A concussion is a brain injury that can cause a variety of symptoms. A person doesn’t have to be hit in the head or knocked unconscious to have a concussion. It can be caused by a blow to the body, whiplash, or a fall. Most concussions in children resolve in 1-2 weeks, but approximately 30 percent will have symptoms lasting longer than that. Anyone suspected of suffering a concussion, no matter how mild or severe, should see a doctor immediately.
At a recent conference on pediatric concussions I attended, the most current research shows that getting the appropriate treatment for concussion can help speed up the recovery for children. It was previously believed that complete rest for several days was the best approach, but the research shows that isolating children from their peers can be more harmful. Instead of taking them out of school for an extended period of time, it is best to have a gradual return to school as their symptoms improve. The Return to Learn protocol is a five step process that gradually reintegrates the child into full classroom participation.
The same goes for return to sport. It should be a gradual process, incorporating more exercise, as long as the child is symptom free. Full return to sport needs to be cleared by a physician. Returning to sport before all symptoms have resolved can have severe consequences if the child suffers a second concussion. The six steps are:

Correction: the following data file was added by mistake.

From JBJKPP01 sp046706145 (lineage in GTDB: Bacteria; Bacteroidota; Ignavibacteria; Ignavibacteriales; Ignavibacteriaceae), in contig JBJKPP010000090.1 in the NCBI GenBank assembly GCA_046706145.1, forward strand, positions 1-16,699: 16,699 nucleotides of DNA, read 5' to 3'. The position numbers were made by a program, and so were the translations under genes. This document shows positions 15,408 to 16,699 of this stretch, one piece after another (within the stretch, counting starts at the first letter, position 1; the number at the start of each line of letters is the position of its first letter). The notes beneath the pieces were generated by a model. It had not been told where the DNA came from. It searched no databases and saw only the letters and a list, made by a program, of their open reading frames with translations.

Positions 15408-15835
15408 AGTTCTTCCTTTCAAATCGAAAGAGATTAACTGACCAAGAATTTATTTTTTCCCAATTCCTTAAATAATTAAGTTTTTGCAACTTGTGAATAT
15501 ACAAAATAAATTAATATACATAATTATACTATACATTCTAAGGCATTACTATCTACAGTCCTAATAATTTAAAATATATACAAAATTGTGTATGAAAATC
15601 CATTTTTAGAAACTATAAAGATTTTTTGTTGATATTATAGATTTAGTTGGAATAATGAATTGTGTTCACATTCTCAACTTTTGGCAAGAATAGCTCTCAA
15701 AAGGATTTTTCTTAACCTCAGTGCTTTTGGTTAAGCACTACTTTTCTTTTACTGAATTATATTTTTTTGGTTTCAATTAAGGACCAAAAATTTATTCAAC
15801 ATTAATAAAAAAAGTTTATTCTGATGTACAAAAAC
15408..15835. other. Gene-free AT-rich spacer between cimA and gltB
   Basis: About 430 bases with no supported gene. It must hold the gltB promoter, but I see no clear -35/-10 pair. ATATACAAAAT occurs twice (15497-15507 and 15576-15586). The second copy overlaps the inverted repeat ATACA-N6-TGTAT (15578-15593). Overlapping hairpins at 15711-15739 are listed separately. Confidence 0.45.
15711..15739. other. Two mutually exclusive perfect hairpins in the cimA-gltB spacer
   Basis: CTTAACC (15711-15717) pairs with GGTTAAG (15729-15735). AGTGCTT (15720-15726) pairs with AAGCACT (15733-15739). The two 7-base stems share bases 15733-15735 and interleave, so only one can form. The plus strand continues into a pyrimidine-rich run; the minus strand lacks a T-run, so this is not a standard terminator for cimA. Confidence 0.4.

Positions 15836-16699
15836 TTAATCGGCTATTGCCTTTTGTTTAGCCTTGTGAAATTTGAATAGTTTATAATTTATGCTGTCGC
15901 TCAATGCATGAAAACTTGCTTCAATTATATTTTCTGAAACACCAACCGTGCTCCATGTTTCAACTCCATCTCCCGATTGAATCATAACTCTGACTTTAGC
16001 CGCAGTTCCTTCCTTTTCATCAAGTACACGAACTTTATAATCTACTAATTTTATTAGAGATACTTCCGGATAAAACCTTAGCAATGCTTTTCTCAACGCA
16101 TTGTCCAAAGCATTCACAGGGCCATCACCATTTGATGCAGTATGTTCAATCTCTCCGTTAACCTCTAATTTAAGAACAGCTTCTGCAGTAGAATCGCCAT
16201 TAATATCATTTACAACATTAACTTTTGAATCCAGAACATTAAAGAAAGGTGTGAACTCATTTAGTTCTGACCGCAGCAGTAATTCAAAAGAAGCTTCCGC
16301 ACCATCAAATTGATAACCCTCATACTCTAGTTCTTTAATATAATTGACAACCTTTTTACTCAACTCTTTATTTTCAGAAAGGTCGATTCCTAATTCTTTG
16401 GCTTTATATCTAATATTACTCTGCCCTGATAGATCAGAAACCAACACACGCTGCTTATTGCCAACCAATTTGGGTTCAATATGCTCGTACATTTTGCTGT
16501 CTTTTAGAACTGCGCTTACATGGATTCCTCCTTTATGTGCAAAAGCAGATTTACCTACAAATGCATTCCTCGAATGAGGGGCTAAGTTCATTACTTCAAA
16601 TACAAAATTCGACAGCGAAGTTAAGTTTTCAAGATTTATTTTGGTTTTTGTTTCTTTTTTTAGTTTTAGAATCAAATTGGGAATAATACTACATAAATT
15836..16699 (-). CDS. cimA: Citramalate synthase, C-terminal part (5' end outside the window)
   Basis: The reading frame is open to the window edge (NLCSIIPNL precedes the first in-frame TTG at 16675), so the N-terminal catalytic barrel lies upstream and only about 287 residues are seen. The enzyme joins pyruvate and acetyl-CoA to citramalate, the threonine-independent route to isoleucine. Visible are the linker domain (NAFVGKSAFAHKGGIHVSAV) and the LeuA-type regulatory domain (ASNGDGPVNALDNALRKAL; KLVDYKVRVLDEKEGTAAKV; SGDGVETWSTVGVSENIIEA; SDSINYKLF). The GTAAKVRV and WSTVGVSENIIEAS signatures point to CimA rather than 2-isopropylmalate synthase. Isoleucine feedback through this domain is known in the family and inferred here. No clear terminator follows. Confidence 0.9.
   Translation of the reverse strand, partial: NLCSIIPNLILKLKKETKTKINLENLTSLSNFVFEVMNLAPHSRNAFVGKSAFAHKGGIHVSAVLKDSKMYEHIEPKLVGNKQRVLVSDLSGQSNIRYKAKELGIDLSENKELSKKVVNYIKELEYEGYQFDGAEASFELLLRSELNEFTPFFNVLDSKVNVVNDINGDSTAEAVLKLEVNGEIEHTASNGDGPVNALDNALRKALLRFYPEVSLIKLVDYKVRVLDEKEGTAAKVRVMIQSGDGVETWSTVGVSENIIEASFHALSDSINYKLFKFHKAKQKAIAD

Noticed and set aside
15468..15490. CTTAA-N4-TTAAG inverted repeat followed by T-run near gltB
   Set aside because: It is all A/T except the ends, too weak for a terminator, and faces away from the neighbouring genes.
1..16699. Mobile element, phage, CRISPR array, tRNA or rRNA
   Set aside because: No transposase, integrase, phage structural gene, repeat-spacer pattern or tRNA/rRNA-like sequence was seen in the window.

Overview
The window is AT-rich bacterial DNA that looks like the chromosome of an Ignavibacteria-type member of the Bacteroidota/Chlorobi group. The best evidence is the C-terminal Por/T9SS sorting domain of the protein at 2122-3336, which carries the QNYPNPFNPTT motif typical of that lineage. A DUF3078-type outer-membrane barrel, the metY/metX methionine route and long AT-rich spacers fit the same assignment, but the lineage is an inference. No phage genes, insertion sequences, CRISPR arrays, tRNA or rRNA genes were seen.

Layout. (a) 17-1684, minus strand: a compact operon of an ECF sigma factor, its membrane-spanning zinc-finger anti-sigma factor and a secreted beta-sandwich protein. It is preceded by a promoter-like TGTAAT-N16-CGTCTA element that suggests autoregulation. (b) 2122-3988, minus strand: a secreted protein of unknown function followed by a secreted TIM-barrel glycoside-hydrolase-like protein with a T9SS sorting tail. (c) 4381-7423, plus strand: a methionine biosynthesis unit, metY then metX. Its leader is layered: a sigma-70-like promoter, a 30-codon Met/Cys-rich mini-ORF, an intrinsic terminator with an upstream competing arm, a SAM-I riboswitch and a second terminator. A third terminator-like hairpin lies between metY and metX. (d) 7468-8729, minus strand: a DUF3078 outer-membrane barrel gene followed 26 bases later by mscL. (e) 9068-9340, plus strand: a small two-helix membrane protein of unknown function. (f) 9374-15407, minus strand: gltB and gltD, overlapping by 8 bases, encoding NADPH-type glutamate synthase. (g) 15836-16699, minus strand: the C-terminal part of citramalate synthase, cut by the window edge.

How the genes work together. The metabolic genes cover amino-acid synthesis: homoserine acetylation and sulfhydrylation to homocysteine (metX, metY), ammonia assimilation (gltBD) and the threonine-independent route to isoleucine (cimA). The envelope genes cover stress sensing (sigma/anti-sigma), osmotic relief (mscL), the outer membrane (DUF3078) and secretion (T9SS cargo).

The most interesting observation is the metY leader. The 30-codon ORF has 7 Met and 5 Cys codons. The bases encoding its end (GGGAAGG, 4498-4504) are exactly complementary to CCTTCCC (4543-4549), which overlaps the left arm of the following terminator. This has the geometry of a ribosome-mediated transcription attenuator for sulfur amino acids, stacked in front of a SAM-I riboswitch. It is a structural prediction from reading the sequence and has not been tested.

- Rest until symptom free
- Light exercise
- Sport specific exercise
- Non-contact practice
- Full practice (when cleared by a doctor)
- Return to competition
If the athlete has any symptoms as a result of exercise, they must go back to the previous stage, when they are symptom free. When in doubt, sit them out!
As far as rehabilitation goes, symptoms such as loss of balance and vision problems can be treated with a variety of exercises. Most concussions have associated neck trauma which can also be treated with manual therapy and massage therapy. Dizziness can be addressed with vestibular therapy. Cranio-sacral therapy has been shown to help concussions. At Burlington Sports Therapy, we provide a number of these services, as well as referrals to other health practitioners who are specialized in this area.
While located in Burlington, we treat may people in Oakville, Hamilton, Milton and the surrounding areas.
Madeleine Hunter, CAT(C), RMT
A great app with lots on information on concussions, return to learn, and return to sport is:
CDC Heads Up, available through cdc.gov
www.hollandbloorview.ca/concussion (a concussion handbook)
http://canchild.ca (at McMaster University)
www.obia.ca (the Ontario Brain Injury Association)